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[ee-ger] /ˈi gər/
keen or ardent in desire or feeling; impatiently longing:
I am eager for news about them. He is eager to sing.
characterized by or revealing great earnestness:
an eager look.
Obsolete. keen; sharp; biting.
Origin of eager1
1250-1300; Middle English egre < Anglo-French, Old French egre, aigre < Vulgar Latin *ācrus for Latin ācer sharp
Related forms
eagerly, adverb
eagerness, noun
1. enthusiastic, desirous. See avid. 2. fervent, zealous, fervid, intent, intense, earnest.
1, 2. indifferent, uninterested. 2. heedless. Unabridged
Based on the Random House Dictionary, © Random House, Inc. 2015.
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Examples from the Web for more eager
Contemporary Examples
Historical Examples
  • None was more eager to do honour to the new-comer than the son of their host.

  • The more they wagered, the more eager I became to try it, if they would not hurry me.

    When Life Was Young C. A. Stephens
  • Long before he had finished both men relaxed from their more eager attention.

    The Rules of the Game Stewart Edward White
  • But Darius was more eager than ever in favor of instantaneous action.

    Darius the Great Jacob Abbott
  • The dove that escaped from the Ark was not more eager to set its claws upon a branch, than we to plant our feet upon terra firma.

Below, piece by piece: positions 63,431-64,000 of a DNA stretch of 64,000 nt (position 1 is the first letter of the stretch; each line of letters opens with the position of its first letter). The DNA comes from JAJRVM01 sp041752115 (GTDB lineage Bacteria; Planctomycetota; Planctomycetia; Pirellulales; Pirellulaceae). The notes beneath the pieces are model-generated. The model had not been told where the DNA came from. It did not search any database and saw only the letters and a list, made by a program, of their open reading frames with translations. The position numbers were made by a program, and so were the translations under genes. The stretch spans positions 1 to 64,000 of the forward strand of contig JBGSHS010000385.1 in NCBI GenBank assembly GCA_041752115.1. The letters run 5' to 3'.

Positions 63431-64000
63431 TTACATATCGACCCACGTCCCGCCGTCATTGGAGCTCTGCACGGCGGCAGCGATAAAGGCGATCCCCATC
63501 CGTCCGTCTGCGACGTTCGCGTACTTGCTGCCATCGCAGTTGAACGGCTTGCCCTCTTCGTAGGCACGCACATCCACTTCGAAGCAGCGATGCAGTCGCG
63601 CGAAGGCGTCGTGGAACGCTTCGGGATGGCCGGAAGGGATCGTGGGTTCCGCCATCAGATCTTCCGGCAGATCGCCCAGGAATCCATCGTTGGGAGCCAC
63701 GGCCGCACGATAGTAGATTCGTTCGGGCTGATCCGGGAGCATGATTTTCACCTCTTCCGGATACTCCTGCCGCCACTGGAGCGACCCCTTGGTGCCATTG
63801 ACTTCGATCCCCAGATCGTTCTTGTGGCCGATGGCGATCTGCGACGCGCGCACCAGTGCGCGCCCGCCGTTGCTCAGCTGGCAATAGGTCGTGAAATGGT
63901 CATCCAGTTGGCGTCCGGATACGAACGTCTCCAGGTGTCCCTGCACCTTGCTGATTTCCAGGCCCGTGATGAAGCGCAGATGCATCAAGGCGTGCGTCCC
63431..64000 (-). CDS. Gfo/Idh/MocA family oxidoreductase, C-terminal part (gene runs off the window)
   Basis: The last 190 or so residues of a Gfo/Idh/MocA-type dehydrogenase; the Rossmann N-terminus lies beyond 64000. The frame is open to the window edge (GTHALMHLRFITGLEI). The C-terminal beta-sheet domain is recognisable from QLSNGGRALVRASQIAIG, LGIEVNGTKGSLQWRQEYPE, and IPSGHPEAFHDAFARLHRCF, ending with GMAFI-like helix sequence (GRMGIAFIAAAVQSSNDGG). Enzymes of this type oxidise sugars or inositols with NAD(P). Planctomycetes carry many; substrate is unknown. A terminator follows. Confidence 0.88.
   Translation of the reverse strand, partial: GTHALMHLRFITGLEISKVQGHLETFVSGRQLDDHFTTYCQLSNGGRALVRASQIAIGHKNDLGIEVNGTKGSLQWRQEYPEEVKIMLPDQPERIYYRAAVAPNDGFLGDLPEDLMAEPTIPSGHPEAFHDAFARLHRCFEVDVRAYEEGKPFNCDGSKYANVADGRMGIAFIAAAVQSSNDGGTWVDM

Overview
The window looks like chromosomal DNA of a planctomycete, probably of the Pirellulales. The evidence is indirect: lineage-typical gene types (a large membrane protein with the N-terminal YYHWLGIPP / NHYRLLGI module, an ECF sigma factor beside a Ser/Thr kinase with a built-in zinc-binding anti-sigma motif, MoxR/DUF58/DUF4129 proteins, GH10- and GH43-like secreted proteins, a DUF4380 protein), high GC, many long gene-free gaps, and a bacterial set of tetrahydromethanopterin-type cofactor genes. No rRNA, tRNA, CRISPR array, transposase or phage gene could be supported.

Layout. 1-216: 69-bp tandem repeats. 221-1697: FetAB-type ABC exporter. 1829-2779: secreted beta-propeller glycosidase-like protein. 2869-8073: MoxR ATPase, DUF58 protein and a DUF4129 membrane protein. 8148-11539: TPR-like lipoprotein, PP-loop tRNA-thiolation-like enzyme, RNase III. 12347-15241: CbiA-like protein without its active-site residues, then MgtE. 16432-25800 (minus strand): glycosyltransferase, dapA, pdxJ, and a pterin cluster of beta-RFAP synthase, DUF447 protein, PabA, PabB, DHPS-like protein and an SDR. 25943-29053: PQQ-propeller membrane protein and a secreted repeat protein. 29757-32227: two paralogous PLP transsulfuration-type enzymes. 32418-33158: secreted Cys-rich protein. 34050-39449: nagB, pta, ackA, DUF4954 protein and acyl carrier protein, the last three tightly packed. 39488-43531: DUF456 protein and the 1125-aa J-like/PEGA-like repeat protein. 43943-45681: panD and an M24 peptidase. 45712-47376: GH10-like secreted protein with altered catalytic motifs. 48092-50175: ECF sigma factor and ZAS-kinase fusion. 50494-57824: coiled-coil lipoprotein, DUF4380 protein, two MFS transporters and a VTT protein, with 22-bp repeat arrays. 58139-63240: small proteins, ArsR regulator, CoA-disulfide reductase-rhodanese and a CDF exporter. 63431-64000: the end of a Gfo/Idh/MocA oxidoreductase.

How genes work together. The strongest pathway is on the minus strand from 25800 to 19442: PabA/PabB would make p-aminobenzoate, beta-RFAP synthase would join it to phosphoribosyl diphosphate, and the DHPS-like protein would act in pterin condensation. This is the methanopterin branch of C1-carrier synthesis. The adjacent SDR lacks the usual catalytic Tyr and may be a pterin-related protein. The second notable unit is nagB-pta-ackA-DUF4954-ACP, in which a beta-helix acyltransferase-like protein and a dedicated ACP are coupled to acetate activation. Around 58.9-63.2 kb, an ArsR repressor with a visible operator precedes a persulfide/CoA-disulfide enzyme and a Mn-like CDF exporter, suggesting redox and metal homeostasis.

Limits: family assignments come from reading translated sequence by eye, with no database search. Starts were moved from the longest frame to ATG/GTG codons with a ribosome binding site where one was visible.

The Guerilla Chief Mayne Reid
  • The more I think about your story the more eager to listen I become.

    The Eagle's Heart Hamlin Garland
  • But that only made everybody the more eager to lose no hour of an enjoyment that might prove so fleeting.

  • Ignorant of the cause, Hamersley is all the more eager to learn it.

    The Lone Ranche Captain Mayne Reid
British Dictionary definitions for more eager


(postpositive; often foll by to or for) impatiently desirous (of); anxious or avid (for): he was eager to see her departure
characterized by or feeling expectancy or great desire: an eager look
(archaic) tart or biting; sharp
Derived Forms
eagerly, adverb
eagerness, noun
Word Origin
C13: from Old French egre, from Latin acer sharp, keen


a variant spelling of eagre
Collins English Dictionary - Complete & Unabridged 2012 Digital Edition
© William Collins Sons & Co. Ltd. 1979, 1986 © HarperCollins
Publishers 1998, 2000, 2003, 2005, 2006, 2007, 2009, 2012
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Word Origin and History for more eager



late 13c., "strenuous, ardent, fierce, angry," from Old French aigre "sour, acid; harsh, bitter, rough; eager greedy; lively, active, forceful," from Latin acrem (nominative acer) "keen, sharp, pointed, piercing; acute, ardent, zealous" (see acrid).

Meaning "full of keen desire" (early 14c.) seems to be peculiar to English. The English word kept an alternative meaning of "pungent, sharp-edged" till 19c. (e.g. Shakespeare's "The bitter clamour of two eager tongues," in "Richard II"). Related: Eagerly; eagerness.

Online Etymology Dictionary, © 2010 Douglas Harper
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